Leon loved classical music, a love he gained from his boy-hood Saturday nights listening to Opera on the radio with his mother. When he came home from his work, he would turn on the FM, to the hushed announcers intoning…”and now, from Rigoletto.” He was a life-long subscriber to the symphony. I once asked him what instrument he’d take up, and he gave me that look you see in the photograph — “The conductor, of course.” Leon ended up on a very big island. I took from his idea of “smelling gun smoke”, to start my own business. That’s another story.

We feel this Island is the treasure house of Ali-Baba’s Cave, “Open Sesame,” the dead man’s chest full of gold and the trip to the desert island to follow the treasure map to dig it up. And wondering about the “why bother?” question, especially if you don’t find yourself as one of the arrived and anointed, not making ga-zillions off of your art. Not a featured artist in the “glossies.” It just doesn’t make “sense” to continue with this everyday-ness. Does it?

Another oft-repeated joke, that I feel I can, with this essay, retire to South Flah-rida—”I’m working on my magnum opus, A Manual for Art Instruction… called “17,455, Easy to Follow, Fully Illustrated, Step-By-Step Lessons on How to Make Art” or, was that lessens?…But rather than retire the joke, I’m thinking I may really want to write the thing—It seems to actually be a work in progress in these pages. Now all I need is the cover. But to get the idea, the one lesson worth following is, DO IT EVERY DAY. That’s it. Looking at an actuarial average life-span, you probably do have that 17K+ days as a dedicated person, to keep at it. Judith has done it, exploring the idea of Duration. Her projects extend over time, like her portrait project whereby she made a 30″ x 22″ painting of her alter-ego 4 times a year plus a short video of same, and she did it for 25 years—finished in 2021. Wound up with 100 paintings and an 1 1/2 hours of video. She made a bracelet depicting Earth’s geologic eras. She made a series of watches with no hands, only paintings under the crystal, called “Timeless Timepieces”…she’s currently working on a series of portraits of anonymous faces, one a day, for a year. “You go, girl!” doesn’t even scratch the surface of this dedicated woman. Lord have mercy on such a one as her.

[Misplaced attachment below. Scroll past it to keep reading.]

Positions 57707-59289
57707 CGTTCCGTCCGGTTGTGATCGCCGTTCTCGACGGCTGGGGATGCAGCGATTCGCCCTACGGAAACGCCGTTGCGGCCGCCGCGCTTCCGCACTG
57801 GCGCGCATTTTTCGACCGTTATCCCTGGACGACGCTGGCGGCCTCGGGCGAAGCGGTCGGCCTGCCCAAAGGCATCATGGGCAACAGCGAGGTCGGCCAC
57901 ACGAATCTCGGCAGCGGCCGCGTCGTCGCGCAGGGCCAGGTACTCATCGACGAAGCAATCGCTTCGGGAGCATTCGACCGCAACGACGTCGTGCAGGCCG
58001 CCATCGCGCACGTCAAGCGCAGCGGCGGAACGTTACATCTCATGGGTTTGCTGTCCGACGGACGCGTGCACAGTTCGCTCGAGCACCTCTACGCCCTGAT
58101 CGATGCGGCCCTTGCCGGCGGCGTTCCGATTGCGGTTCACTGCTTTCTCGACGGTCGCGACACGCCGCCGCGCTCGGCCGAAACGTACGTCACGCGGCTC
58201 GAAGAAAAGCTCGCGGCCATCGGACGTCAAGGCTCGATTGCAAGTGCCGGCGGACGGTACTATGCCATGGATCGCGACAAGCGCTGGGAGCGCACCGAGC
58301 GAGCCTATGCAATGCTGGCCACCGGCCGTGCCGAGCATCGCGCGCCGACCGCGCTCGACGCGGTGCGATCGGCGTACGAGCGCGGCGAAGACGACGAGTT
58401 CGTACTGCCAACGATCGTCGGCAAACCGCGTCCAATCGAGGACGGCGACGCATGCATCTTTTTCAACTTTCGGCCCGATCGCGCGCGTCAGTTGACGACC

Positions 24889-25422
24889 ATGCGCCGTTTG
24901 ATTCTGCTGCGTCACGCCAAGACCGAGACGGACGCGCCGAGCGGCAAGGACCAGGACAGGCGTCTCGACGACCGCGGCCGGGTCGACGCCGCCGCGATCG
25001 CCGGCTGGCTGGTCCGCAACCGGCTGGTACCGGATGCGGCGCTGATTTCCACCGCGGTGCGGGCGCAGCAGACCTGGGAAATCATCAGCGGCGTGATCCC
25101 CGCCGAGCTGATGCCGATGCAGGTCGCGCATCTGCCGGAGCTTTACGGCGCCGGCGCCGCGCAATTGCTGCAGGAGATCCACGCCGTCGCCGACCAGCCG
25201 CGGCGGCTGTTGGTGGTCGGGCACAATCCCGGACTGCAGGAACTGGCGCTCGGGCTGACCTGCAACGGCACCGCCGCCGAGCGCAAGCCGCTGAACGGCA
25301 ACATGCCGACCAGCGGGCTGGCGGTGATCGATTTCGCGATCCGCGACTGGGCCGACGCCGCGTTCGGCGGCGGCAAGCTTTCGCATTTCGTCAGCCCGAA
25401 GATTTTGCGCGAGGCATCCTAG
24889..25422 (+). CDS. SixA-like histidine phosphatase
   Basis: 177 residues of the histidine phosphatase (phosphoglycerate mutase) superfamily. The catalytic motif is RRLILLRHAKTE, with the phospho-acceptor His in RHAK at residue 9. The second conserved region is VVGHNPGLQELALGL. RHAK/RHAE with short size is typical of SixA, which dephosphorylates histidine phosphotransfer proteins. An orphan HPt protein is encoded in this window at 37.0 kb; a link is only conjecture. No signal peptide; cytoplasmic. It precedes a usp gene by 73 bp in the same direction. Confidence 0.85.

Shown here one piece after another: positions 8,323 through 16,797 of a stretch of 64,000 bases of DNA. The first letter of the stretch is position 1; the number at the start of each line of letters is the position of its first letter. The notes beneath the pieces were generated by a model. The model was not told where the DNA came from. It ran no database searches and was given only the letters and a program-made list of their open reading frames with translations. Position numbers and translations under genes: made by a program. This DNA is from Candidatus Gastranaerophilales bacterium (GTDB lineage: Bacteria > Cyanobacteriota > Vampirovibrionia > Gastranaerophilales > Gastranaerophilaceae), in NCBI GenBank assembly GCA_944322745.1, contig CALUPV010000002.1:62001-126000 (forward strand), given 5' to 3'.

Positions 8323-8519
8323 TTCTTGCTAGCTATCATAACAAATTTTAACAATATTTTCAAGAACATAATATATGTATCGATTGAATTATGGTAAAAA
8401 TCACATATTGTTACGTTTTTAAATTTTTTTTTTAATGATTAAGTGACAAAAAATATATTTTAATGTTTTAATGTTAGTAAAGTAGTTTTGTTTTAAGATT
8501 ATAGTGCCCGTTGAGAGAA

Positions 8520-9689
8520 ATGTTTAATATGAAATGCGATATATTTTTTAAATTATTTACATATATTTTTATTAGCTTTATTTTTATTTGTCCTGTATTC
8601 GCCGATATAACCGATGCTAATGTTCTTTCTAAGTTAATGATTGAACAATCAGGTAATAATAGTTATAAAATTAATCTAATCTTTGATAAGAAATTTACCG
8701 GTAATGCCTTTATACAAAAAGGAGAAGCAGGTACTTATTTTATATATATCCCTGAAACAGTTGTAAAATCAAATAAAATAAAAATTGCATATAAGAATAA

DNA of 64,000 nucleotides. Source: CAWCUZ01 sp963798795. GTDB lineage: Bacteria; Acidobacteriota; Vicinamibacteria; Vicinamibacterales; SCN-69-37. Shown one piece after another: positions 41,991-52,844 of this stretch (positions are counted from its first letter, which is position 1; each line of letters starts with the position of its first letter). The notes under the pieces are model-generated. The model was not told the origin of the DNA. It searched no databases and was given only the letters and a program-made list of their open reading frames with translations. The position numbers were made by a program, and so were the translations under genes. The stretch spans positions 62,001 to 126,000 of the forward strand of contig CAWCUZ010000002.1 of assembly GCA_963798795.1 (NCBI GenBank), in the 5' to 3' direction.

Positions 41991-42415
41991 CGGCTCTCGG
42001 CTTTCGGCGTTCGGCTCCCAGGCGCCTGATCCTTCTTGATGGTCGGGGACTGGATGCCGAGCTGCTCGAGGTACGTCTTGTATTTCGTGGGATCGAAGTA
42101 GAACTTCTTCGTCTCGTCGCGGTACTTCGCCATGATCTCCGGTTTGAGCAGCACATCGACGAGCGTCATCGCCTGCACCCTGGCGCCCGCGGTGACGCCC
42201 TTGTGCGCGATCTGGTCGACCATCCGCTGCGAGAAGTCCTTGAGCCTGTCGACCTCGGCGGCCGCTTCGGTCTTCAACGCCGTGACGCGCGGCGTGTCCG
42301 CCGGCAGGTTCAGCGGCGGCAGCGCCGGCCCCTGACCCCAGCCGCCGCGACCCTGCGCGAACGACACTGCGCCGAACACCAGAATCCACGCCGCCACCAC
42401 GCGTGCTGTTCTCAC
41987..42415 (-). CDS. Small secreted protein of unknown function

My own “jam” is Bricolage, finding and putting things together, following Jasper Johns’ dictum—”take an object, do something to it, do something else to it.” I truly know, understand and realize that the objects in this phenomenological world are alive. Everything!


Houston Smith was a visiting professor at GWU. As a college freshman, I took his class on Comparative Religion. Professor Smith was best known for The Religions of Man (1958), which has been a standard textbook in college-level comparative religion classes for half a century. In 1991, it was revised and expanded and given the gender-neutral title “The World’s Religions.” The two versions together have sold more than three million copies.